Architecturally, it would be ideal for Direct2D and DirectWrite to have a clear distinction of roles. Direct2D would provide rendering services (DrawGlyphRun) and DirectWrite would provide layout, fonts and other text services. However, during the design of Direct2D, we very quickly realized that asking an application to implement the text rendering interface to replace the equivalent of USER32’s DrawText API would probably be too large a burden initially. Conversely, applications will want a way to do basic glyph rendering through DirectWrite without pulling in all of D2D. So, the relationship is a little more complex, and DirectWrite provides for glyph rendering through the IDWriteBitmapRenderTarget::DrawGlyphRun API. Similarly Direct2D provides some APIs that accept text rather than Glyphs through ID2D1RenderTarget::DrawTextLayout and ID2D1RenderTarget::DrawText. An application’s usage of text tends to start simple: put OK or Cancel on a fixed-layout button, for example. But, over time it becomes more complex as internationalization and other features are added. Eventually many applications will reach the point where using DirectWrite’s text layout objects and implementing the text renderer will become necessary.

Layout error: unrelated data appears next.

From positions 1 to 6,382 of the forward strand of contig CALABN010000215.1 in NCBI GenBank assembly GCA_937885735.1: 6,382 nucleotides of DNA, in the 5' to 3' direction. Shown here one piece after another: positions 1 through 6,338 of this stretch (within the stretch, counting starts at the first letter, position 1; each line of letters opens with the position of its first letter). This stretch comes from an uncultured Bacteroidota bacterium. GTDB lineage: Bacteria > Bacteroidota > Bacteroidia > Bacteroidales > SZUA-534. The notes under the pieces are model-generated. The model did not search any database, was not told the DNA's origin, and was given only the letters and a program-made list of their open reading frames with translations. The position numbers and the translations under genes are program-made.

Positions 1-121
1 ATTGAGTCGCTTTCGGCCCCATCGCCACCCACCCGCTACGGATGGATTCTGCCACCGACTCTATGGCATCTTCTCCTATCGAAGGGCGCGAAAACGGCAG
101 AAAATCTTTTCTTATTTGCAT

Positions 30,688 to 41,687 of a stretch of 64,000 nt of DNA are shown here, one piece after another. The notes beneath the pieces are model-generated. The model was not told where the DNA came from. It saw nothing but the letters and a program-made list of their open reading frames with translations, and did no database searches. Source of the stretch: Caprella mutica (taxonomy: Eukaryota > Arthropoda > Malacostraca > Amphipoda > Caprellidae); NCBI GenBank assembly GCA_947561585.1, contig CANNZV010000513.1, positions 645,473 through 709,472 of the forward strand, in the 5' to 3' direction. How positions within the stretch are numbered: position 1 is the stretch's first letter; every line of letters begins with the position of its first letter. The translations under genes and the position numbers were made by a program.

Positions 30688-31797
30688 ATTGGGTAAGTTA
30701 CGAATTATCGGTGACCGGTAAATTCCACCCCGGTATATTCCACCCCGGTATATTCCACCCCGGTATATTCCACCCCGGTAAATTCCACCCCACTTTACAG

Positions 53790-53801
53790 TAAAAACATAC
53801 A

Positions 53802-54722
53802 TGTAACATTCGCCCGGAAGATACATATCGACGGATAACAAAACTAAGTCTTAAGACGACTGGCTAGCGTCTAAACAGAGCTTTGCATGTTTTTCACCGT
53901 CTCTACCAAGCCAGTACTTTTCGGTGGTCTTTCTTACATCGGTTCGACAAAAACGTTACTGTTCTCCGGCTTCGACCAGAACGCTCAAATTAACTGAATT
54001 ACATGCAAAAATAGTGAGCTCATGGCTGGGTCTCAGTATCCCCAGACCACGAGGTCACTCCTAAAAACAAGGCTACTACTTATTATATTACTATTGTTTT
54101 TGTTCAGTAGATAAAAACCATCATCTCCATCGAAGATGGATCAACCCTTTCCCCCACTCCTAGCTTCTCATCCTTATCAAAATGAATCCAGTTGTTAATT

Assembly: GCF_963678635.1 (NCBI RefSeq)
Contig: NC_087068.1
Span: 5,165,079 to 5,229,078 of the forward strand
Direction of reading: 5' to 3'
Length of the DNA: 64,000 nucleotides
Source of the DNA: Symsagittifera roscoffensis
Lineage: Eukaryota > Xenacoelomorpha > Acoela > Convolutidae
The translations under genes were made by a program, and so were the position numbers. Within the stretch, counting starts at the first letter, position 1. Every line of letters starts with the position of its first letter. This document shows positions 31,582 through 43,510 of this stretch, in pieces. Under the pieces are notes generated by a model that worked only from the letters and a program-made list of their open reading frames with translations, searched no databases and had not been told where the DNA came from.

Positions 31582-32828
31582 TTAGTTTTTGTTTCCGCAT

For this reason, Direct2D provides layered APIs that allow an application to start simply and grow more sophisticated without having to back-track or abandon their working code. A simplified view is shown below:
This is the simplest of the APIs to use. It takes a Unicode string, a foreground brush, a single format object and a destination rectangle. It will lay-out and render the entire string within the layout rectangle, and optionally clip it. This is useful when putting a simple piece of text within a piece of fixed-layout UI.